PyClock also puts Python's standard time module into service to fetch and convert system time information as needed for a clock. In brief, the onTimer method gets system time with time.time, a built-in tool that returns a floating-point number giving seconds since the epochthe point from which your computer counts time. The time.localtime call is then used to convert epoch time into a tuple that contains hour, minute, and second values; see the script and Python library manual for additional time-related call details.
Checking the system time 10 times per second may seem intense, but it guarantees that the second hand ticks when it should, without jerks or skips (after events aren't precisely timed). It is not a significant CPU drain on systems I use.[*] On Linux and Windows, PyClock uses negligible processor resourcewhat it does use is spent largely on screen updates in analog display mode, not on after events. To minimize screen updates, PyClock redraws only clock hands on second rollovers; points on the clock's circle are redrawn only at startup and on window resizes. Figure shows the default initial PyClock display format you get when the file clock.py is run directly.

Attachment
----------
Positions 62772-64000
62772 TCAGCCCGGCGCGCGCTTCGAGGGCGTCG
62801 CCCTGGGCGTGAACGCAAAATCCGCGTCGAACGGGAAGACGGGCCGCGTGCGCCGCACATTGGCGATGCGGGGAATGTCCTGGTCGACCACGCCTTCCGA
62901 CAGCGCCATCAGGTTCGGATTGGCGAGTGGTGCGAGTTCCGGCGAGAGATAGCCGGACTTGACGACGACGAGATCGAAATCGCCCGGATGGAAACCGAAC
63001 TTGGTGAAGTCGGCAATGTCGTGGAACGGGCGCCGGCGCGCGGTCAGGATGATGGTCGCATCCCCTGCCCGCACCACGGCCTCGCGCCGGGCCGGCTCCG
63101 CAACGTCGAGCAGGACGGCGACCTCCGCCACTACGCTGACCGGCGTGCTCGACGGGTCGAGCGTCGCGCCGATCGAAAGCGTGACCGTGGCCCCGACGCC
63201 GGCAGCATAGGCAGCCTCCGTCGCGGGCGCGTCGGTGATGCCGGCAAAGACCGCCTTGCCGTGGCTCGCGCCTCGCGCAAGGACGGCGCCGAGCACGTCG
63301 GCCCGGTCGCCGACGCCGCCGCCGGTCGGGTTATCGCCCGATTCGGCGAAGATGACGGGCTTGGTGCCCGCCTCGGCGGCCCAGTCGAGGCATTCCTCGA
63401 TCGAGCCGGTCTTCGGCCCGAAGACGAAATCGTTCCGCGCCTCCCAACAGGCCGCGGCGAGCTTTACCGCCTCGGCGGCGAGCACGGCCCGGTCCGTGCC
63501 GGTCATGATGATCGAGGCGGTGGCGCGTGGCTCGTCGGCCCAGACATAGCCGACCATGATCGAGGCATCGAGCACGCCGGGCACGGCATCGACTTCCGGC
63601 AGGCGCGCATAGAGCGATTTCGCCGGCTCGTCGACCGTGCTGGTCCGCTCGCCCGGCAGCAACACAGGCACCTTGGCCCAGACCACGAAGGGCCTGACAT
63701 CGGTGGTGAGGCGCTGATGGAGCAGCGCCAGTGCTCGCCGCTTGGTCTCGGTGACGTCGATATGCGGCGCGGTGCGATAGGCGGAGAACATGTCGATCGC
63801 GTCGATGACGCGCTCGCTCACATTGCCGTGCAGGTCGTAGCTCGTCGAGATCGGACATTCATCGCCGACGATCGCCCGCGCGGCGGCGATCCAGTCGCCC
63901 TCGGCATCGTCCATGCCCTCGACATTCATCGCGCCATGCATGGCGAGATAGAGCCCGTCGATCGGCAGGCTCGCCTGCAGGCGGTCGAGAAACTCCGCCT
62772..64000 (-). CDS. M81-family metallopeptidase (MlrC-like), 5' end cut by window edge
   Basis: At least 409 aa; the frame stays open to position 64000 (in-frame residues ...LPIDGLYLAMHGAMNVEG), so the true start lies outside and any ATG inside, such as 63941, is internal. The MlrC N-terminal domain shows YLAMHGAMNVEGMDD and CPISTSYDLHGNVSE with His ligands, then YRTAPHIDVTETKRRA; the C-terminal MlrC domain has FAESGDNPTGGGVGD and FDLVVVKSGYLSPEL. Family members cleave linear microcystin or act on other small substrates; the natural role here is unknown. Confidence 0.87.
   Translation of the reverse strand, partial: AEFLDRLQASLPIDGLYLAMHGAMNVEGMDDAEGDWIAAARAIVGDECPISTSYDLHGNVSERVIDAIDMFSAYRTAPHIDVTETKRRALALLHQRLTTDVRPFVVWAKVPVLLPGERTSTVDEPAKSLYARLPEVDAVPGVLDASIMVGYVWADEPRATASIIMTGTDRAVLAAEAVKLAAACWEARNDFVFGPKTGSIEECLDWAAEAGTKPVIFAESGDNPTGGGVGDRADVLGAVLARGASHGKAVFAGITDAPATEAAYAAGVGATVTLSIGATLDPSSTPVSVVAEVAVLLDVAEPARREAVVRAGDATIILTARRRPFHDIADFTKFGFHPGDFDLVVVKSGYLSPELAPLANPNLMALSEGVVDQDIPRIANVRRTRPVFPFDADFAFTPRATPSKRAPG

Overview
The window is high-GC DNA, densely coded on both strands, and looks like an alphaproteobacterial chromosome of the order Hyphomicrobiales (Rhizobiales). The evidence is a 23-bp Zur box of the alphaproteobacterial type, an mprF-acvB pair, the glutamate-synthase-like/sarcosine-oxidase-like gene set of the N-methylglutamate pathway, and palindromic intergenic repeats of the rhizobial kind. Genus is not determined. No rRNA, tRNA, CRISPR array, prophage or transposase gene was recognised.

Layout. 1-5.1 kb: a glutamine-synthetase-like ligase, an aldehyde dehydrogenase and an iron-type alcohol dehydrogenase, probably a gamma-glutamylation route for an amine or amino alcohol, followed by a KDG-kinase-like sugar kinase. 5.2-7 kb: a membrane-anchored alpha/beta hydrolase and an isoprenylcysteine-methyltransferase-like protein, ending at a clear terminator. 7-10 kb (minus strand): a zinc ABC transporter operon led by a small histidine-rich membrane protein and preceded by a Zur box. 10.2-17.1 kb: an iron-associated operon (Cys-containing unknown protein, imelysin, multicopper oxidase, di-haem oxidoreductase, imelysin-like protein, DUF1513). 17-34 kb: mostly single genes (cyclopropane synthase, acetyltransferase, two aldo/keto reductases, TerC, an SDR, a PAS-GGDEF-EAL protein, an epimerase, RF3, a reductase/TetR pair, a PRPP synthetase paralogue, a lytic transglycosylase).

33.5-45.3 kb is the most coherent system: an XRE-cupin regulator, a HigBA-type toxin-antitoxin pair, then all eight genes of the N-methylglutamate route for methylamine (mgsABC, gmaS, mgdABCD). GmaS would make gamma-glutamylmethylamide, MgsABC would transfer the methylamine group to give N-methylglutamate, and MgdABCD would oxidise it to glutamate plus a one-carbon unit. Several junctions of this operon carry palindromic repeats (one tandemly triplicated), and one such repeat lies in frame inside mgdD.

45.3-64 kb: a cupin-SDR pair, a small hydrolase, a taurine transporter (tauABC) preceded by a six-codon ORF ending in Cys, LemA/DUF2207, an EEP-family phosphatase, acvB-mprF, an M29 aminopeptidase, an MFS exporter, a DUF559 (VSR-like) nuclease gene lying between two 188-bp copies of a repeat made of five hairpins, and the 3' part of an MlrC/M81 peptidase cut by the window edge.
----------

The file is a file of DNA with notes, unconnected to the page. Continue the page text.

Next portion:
PyClock default analog display
The clock hand lines are given arrows at their endpoints with the canvas line object's arrow and arrowshape options. The arrow option can be first, last, none, or both; the arrowshape option takes a tuple giving the length of the arrow touching the line, its overall length, and its width.
Like PyView, PyClock also uses the widget pack_forget and pack methods to dynamically erase and redraw portions of the display on demand (i.e., in response to bound events). Clicking on the clock with a left mouse button changes its display to digital by erasing the analog widgets and drawing the digital interface; you get the simpler display captured in Figure.
PyClock goes digital